The Lighthouse Senior Tech Program is a 16-week training course designed for older-blind individuals who are interested in enhancing their independence through the use of computer technology. It is divided into two eight-week modules. Applicants receive an initial assessment and typing test to determine whether they possess the physical and cognitive skills necessary to successfully complete the program. Potential applicants who do not exhibit proficiency in typing and keyboard management are not immediately accepted into the program, but they are welcome to attend free typing classes to develop their skills prior to acceptance.
The purpose of the Senior Tech Program is to enhance the independence of adult-blind individuals by teaching them the skills they need to perform common activities of daily living (ADLs) through the use of standard computer applications and internet functions. Upon completion of the two-part program, each client will have been taught the skills necessary to perform the following ADL tasks:
- Creating documents in Word for correspondence or personal file management
- Maintaining an address book
- Online shopping
- Reading books
- Reading the newspaper
- Receiving emergency evacuation and weather reports
- Researching medications
- Finding, organizing, and reading recipes
- Online telephone directory
- Viewing restaurant menus before dining
- Communicating with friends and family through email
- Personal enrichment activities (i.e. writing poetry, viewing family photos, researching the family tree, listening to favorite music, etc.)
Trouble-shooting & finding help when needed
The guide aims to help make the federal grants available to seniors, veterans, and disabled people much easier to understand and take advantage of, particularly for remodeling homes for accessibility.
How can a blind person use a computer?
There are two types of specialized software for the blind that allow people with varying degrees of vision loss to use a computer like anyone else. These programs are called assistive software, and they come in the form of a screen-magnifier or screen-reader.
Screen-readers are designed to replace visual information with auditory information to allow completely blind individuals access to all standard computer programs and functions. They are controlled by using various keyboard commands and are not designed to function with a mouse.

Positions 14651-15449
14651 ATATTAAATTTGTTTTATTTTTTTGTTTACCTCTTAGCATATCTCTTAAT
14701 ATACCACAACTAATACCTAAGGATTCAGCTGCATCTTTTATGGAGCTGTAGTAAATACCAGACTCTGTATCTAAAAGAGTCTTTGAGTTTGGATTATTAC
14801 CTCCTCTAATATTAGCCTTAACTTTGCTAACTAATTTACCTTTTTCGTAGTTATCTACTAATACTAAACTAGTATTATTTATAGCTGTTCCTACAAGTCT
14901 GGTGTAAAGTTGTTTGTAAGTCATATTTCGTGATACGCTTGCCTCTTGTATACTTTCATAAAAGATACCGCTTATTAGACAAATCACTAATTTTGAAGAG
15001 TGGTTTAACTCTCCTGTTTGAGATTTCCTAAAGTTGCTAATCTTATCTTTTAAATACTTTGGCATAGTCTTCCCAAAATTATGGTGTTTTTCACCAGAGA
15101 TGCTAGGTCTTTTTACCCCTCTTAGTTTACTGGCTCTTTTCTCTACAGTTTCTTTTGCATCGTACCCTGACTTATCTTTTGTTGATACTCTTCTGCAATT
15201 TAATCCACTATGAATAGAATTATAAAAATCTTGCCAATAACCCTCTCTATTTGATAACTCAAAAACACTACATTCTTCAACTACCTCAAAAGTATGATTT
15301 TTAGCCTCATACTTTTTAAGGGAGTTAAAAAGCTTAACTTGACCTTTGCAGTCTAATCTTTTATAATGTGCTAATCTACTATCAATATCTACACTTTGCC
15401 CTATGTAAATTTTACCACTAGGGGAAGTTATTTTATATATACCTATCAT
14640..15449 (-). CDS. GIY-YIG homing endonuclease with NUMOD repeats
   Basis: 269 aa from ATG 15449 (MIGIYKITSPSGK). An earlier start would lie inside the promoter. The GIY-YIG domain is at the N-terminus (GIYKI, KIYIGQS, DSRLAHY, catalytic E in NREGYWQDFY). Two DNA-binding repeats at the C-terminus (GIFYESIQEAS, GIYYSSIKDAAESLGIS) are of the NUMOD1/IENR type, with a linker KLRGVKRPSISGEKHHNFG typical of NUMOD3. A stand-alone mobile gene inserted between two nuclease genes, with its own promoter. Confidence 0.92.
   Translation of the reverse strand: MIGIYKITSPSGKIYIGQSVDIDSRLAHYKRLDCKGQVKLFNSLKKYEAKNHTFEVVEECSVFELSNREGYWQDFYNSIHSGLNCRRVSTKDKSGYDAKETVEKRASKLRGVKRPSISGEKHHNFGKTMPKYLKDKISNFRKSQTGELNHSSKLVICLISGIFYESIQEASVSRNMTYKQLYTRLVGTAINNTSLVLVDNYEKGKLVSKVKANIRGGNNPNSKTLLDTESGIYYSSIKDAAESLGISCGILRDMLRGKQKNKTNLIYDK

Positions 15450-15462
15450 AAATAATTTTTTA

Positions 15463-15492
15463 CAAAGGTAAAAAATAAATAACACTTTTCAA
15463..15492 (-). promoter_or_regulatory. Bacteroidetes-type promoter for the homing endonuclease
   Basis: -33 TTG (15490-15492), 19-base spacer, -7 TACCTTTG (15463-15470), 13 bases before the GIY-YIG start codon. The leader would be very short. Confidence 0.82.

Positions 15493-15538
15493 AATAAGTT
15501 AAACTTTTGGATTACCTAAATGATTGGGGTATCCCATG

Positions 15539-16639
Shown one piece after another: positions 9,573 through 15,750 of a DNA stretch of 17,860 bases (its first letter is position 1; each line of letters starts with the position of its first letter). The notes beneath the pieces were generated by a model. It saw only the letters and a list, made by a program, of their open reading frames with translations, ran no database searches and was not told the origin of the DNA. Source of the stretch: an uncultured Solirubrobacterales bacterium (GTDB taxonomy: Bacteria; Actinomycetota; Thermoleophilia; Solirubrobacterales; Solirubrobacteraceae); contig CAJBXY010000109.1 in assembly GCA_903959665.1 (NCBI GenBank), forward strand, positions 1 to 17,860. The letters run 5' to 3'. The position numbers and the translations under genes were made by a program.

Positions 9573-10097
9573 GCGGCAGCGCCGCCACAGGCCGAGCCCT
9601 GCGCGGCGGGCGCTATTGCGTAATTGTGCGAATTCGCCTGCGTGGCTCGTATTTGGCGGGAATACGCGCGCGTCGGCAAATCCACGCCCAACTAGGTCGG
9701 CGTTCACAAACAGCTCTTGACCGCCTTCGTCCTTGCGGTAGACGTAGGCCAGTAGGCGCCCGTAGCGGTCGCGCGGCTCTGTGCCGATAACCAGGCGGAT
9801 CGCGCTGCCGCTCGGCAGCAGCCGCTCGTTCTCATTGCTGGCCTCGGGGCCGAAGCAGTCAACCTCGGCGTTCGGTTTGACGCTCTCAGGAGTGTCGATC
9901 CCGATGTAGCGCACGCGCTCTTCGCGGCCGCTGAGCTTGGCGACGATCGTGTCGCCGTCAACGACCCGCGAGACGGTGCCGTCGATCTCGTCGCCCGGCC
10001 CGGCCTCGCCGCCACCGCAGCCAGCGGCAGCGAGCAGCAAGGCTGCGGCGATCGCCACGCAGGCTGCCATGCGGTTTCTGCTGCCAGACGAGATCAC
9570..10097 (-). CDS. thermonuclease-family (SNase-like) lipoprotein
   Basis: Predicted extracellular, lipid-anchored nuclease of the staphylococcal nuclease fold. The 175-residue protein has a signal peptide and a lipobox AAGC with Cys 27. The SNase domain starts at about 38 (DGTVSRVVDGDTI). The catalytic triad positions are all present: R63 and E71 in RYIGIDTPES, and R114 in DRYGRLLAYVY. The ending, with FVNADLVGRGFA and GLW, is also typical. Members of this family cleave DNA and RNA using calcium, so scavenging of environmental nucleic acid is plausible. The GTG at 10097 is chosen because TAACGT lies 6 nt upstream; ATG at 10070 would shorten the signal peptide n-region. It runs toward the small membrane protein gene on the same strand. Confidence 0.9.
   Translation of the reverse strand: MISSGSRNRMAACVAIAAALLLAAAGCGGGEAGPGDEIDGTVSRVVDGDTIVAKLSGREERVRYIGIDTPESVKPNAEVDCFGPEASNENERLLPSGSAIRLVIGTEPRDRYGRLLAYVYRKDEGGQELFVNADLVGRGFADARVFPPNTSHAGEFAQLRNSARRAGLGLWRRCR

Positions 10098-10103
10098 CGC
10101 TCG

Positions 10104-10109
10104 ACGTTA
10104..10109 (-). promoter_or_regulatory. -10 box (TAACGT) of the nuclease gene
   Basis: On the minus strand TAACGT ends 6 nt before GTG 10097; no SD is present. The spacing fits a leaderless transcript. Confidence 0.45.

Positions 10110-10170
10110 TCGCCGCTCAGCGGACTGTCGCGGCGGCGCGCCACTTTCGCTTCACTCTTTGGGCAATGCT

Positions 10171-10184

View a demonstration of screen-reader technology.
Screen-magnifiers enhance the images on a computer screen through personalized magnification, color, and contrast options. Some screen-magnifiers even offer speech capabilities to support the enlarged visual information on the screen. They are controlled by a combination of keyboard commands and mouse movements. Therefore, some vision is required to successfully manage this type of assistive software.
View a demonstration of screen-magnification technology.
Screen-reader and screen-magnification software make it possible for individuals with visual impairments to enjoy the same tools for efficiency as their sighted counterparts. The goal of the Senior Tech Program is to reduce the stress and frustration that many adult-blind individuals experience due to their limitations in reading, writing, and transportation. Proficiency in performing ADL tasks on the computer can reduce eye strain and decrease dependency on caregivers while increasing an individual’s self-esteem and activity level.
Senior Tech classes are on-going at the New Orleans and Baton Rouge campuses. However, knowledge of the keyboard and typing skills are required to participate. Students must be 55 or older to qualify. Free typing classes are available to students of all ages on Tuesday and Thursday from 9:00 am to 10:30 am.
Other resources for Seniors can be found at the following websites: